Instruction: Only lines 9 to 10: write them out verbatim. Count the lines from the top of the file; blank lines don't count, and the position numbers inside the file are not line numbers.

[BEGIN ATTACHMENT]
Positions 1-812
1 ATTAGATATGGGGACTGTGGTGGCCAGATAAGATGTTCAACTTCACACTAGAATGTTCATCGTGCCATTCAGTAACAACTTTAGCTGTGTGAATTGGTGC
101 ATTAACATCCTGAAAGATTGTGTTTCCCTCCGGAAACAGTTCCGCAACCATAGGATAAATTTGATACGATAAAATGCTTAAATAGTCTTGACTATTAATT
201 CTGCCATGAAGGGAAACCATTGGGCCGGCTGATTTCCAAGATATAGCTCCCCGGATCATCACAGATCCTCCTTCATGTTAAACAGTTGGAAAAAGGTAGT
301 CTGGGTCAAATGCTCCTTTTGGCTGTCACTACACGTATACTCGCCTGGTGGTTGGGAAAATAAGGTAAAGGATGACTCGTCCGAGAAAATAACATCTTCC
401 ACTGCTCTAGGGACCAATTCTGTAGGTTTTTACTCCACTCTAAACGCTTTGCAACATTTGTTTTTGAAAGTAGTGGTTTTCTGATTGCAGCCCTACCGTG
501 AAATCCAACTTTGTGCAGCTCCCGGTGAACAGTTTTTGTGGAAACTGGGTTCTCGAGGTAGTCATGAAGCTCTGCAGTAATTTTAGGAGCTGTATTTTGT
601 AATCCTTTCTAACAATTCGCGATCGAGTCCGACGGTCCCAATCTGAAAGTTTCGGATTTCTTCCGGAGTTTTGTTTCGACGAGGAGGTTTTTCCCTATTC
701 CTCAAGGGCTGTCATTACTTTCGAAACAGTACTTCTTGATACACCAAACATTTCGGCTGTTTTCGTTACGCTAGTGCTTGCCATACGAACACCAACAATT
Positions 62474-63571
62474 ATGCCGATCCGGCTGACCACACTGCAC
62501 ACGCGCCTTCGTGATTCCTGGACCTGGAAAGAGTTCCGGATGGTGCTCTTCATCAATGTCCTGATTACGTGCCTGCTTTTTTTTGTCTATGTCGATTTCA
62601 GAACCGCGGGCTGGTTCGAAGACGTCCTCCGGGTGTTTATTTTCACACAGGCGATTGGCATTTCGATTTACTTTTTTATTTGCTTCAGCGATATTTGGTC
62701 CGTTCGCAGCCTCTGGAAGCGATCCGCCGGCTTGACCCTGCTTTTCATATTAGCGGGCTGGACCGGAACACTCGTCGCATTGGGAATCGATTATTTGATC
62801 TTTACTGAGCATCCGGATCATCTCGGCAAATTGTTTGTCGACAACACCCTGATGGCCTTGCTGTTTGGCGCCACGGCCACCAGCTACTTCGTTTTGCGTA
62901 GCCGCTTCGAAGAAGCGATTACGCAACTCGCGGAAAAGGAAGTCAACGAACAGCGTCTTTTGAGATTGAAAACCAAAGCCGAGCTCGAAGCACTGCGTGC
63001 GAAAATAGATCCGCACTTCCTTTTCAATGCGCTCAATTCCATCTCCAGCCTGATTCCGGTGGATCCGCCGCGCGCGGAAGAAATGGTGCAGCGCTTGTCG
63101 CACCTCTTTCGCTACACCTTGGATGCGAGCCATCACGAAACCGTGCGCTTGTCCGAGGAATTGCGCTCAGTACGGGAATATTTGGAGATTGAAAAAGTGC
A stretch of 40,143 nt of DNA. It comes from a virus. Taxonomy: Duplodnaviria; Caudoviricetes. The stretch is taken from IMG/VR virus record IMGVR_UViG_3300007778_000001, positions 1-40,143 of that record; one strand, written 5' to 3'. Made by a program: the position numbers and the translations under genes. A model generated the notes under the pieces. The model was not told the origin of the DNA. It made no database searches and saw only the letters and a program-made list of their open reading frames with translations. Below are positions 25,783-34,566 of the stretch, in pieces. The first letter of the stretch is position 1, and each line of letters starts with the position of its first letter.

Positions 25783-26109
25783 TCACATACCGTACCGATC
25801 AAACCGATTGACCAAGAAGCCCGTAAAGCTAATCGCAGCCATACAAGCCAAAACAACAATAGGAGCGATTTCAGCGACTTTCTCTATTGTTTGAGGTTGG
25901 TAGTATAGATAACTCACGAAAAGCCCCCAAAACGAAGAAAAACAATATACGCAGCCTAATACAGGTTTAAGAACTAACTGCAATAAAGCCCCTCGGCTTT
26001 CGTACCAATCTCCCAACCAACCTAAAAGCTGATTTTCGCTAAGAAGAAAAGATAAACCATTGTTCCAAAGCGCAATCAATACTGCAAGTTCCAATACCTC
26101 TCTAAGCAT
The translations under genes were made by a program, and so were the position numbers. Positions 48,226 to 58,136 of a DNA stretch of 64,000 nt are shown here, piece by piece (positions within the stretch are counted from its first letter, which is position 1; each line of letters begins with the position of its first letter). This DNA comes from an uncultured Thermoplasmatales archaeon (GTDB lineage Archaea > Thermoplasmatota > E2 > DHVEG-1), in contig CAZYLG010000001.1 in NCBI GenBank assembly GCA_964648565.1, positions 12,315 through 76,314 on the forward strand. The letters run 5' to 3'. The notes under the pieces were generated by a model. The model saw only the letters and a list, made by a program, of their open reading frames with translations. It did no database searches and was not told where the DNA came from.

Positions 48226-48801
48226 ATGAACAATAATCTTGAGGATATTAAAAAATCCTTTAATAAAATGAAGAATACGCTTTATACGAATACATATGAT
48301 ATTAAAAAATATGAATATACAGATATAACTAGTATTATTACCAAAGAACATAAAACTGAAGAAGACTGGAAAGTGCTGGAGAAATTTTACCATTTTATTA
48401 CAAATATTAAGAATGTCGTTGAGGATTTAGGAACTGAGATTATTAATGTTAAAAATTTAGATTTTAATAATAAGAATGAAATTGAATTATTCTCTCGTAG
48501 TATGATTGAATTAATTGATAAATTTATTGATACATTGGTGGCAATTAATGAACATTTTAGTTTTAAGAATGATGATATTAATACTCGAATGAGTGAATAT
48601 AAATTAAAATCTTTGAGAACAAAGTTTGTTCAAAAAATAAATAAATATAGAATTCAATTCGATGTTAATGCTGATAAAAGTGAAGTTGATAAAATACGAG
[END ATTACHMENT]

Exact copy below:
701 CTCAAGGGCTGTCATTACTTTCGAAACAGTACTTCTTGATACACCAAACATTTCGGCTGTTTTCGTTACGCTAGTGCTTGCCATACGAACACCAACAATT
Positions 62474-63571